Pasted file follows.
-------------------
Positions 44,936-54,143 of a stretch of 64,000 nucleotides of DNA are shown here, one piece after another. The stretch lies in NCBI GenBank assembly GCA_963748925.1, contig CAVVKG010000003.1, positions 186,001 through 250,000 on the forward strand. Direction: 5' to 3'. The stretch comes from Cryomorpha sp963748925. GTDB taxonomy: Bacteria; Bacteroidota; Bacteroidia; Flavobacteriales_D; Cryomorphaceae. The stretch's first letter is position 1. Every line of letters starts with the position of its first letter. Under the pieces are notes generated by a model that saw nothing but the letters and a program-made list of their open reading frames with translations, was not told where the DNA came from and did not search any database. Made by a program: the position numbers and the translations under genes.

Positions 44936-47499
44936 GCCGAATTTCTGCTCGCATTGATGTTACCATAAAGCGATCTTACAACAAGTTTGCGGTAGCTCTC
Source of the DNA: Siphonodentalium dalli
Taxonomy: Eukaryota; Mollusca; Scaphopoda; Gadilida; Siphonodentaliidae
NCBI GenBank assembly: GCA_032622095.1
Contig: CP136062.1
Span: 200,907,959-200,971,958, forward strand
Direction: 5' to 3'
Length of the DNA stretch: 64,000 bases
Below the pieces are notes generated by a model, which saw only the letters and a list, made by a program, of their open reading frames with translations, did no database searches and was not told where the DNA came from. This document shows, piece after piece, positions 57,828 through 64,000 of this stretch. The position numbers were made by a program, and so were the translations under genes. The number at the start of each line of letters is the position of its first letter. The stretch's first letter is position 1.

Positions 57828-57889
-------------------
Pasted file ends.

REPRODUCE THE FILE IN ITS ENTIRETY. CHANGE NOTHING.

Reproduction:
Positions 44,936-54,143 of a stretch of 64,000 nucleotides of DNA are shown here, one piece after another. The stretch lies in NCBI GenBank assembly GCA_963748925.1, contig CAVVKG010000003.1, positions 186,001 through 250,000 on the forward strand. Direction: 5' to 3'. The stretch comes from Cryomorpha sp963748925. GTDB taxonomy: Bacteria; Bacteroidota; Bacteroidia; Flavobacteriales_D; Cryomorphaceae. The stretch's first letter is position 1. Every line of letters starts with the position of its first letter. Under the pieces are notes generated by a model that saw nothing but the letters and a program-made list of their open reading frames with translations, was not told where the DNA came from and did not search any database. Made by a program: the position numbers and the translations under genes.

Positions 44936-47499
44936 GCCGAATTTCTGCTCGCATTGATGTTACCATAAAGCGATCTTACAACAAGTTTGCGGTAGCTCTC
Source of the DNA: Siphonodentalium dalli
Taxonomy: Eukaryota; Mollusca; Scaphopoda; Gadilida; Siphonodentaliidae
NCBI GenBank assembly: GCA_032622095.1
Contig: CP136062.1
Span: 200,907,959-200,971,958, forward strand
Direction: 5' to 3'
Length of the DNA stretch: 64,000 bases
Below the pieces are notes generated by a model, which saw only the letters and a list, made by a program, of their open reading frames with translations, did no database searches and was not told where the DNA came from. This document shows, piece after piece, positions 57,828 through 64,000 of this stretch. The position numbers were made by a program, and so were the translations under genes. The number at the start of each line of letters is the position of its first letter. The stretch's first letter is position 1.

Positions 57828-57889